Descendants of the Shope, Burnette and Gregg families to hold 100th reunion on July 23

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Not a lot of things last 100 years. Pay phones, VCRs, floppy discs and cassette tapes? Hard to find or nearly obsolete.

Established traditions have incredible staying power, however. One of the best examples happens Sunday, July 23 when descendants of the Shope, Burnette and Gregg families converge on the Bee Tree Christian Church for their 100th family reunion.

"We put a lot of emphasis on family," said David Shope II, who this year is helping his father organize the centennial version this annual event.

Members of the Shope family were among the first white settlers in Buncombe County, carving a home out of what was then known as the “Swannanoa Settlement” around the mouth of Bee Tree Creek. John Shope was the first Shope to show up in the Swannanoa Valley, having left the home his father created on 200 acres in Virginia, land he received for his service with the Light Dragoons, a Revolutionary War regiment under the command of Casimir Pulaski, who reported to George Washington.

The younger Shope settled in Stokes County in 1790 with his wife Sarah (Sally) Gregg Strope before making his way to Burke County and ultimately to Swannanoa, according to “A History of the Shope, Gregg and Burnette Families.” The nearly 400-page book was compiled by the late Ina Shope, who began working on it at one of the Bee Tree reunions in 1967 and finished it in 1980.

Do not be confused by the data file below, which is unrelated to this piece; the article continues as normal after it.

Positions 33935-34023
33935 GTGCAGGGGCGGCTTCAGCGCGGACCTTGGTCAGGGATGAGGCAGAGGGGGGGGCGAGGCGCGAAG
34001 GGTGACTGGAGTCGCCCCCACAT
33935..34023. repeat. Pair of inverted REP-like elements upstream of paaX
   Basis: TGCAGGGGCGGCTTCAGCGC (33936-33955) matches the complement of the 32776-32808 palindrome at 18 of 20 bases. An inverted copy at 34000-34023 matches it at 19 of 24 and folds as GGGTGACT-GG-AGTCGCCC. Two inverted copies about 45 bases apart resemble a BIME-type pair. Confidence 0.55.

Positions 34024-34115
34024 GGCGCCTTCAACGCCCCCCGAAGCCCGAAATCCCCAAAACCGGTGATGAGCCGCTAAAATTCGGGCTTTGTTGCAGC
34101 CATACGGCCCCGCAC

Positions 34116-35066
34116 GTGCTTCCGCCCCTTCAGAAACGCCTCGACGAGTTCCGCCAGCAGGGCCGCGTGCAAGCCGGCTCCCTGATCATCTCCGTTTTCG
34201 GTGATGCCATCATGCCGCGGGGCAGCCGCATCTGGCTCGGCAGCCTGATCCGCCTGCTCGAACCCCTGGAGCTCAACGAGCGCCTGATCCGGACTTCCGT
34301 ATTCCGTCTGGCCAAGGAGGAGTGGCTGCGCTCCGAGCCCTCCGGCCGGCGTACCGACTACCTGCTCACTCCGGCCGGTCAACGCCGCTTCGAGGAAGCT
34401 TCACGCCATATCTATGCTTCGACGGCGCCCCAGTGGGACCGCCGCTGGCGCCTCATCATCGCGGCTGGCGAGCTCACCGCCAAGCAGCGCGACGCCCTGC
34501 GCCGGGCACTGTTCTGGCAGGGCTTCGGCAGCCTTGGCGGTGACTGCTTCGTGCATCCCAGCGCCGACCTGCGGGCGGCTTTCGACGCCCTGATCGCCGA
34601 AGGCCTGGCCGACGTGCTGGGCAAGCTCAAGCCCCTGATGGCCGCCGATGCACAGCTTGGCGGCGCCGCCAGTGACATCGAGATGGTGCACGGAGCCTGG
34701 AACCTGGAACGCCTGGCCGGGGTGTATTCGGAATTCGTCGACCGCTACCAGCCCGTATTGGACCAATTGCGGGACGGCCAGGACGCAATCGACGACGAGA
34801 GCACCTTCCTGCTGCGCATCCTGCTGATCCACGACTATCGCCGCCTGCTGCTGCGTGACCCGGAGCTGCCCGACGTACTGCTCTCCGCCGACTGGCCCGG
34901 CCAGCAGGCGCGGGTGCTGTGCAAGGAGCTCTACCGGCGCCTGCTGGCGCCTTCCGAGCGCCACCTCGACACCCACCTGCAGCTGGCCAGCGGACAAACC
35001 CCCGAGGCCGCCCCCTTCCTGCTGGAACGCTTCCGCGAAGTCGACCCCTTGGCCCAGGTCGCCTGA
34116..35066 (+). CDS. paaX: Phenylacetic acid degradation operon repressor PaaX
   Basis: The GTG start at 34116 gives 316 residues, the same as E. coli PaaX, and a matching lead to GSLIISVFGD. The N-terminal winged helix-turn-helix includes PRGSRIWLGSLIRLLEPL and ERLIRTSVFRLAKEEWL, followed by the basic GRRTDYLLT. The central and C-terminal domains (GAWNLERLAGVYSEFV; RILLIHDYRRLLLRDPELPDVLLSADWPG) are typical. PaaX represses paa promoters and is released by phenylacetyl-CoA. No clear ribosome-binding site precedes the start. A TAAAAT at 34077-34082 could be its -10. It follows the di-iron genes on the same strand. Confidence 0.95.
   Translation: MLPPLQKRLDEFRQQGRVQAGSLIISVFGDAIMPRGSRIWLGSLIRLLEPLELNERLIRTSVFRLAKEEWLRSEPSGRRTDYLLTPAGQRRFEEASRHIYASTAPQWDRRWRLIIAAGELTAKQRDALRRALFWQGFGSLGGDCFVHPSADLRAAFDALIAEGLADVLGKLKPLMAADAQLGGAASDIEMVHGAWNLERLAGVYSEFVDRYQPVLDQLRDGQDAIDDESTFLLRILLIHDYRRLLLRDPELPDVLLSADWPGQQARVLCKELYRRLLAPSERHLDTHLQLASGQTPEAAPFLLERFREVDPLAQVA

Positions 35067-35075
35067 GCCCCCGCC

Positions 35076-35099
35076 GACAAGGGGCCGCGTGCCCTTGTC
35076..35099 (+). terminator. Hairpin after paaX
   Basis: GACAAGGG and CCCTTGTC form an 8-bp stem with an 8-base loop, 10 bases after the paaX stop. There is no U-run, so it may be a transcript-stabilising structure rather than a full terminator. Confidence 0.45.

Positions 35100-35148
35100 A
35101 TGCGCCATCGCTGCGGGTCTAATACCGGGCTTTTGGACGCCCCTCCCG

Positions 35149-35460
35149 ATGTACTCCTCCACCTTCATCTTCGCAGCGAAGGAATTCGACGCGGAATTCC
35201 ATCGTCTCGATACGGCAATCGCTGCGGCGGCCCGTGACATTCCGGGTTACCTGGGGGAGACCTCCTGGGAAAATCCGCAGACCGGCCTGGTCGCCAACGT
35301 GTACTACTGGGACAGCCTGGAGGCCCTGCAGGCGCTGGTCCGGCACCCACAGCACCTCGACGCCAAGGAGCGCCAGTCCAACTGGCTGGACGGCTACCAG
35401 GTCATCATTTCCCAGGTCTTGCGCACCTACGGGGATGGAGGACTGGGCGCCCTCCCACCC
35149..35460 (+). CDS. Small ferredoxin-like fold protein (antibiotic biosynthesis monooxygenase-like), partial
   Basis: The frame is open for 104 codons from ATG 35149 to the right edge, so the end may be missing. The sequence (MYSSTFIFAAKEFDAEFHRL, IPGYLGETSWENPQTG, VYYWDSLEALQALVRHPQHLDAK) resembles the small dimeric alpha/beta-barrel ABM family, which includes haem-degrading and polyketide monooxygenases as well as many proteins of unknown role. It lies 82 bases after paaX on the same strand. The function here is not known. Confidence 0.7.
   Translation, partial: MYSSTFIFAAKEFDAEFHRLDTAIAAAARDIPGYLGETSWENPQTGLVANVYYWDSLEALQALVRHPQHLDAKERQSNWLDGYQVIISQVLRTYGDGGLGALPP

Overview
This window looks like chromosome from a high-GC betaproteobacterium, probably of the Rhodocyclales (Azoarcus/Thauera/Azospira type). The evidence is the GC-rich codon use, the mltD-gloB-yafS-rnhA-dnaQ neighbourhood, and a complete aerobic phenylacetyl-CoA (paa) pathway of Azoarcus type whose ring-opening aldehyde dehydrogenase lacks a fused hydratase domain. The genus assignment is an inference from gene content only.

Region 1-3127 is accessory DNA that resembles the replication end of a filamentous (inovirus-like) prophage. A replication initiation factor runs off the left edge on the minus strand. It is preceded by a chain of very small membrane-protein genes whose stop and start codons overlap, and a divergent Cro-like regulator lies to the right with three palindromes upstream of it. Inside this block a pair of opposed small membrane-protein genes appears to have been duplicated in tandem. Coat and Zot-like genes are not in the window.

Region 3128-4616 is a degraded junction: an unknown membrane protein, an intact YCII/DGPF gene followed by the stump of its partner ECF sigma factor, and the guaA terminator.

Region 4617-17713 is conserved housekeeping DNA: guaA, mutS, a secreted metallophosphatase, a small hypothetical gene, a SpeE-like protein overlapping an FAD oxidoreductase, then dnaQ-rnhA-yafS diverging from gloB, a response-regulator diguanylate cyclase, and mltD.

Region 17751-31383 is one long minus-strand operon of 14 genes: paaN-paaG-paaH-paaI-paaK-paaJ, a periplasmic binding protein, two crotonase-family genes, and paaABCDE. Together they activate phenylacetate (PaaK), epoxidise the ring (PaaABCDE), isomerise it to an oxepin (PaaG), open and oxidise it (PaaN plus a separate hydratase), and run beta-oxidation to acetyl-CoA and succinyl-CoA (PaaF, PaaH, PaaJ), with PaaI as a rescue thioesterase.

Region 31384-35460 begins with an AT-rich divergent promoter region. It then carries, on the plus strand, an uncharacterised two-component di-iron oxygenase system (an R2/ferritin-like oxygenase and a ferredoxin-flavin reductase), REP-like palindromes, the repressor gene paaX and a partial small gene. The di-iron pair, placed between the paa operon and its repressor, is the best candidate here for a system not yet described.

William Shope, the oldest of John and Sally Shope’s eight children, fathered Adelaide Francis Shope, who would go on to to marry William Cornelius Burnette. Descendants of the clans can be found throughout Western North Carolina.

The late Rosalie Shope Connor was one week shy of her first birthday during the first Shope-Burnette-Gregg reunion at Bee Tree Christian Church, according to her daughter, Judy Bridges, who has been going to the gatherings, held the fourth Sunday every July, all her life.

“Back in those days family members came from places like Canton, Yancey County, Madison County and places relatively nearby,” Bridges said. “It was the thing to look forward to every summer.”

Kathy (Gillis) Johnston, the daughter of Rosalie’s sister Clara Shope Gillis and Bridges' first cousin, remembers how much time her mother put into preparing for the event each year. “Mama would start cooking on Friday,” Johnston said.

Johnston and Bridges attribute their excitement about the annual gathering to their grandfather, William Kelly Shope, known locally by his middle name.

"That was when he got to spend time with all of his siblings," Johnston said. "The reunions gave him the chance to see all of his siblings together and their grandchildren."

David Shope started organizing the reunions around a half dozen years ago. "I've been going since I can remember," David, the youngest of 10 children, said. "My dad would load us up in the pickup truck and haul us out to the reunion every year."

There, David would see scores of his cousins and extended family.

"It was really about the fellowship," he said. "Everyone would bring a covered dish and people would come out and sing gospel songs."

As a child it never occurred to David, who now resides at the N.C. State Veterans Home in Black Mountain, that he would one day be organizing the reunions, let alone the 100th gathering.

"So I want to make sure to keep it going as long as I can," he said.

This year, his son, David Shope II, is helping his father spread the word.

"A lot of times this reunion is the only way we all get to see kin," he said. "We're proud that this tradition has been kept alive for 100 years."

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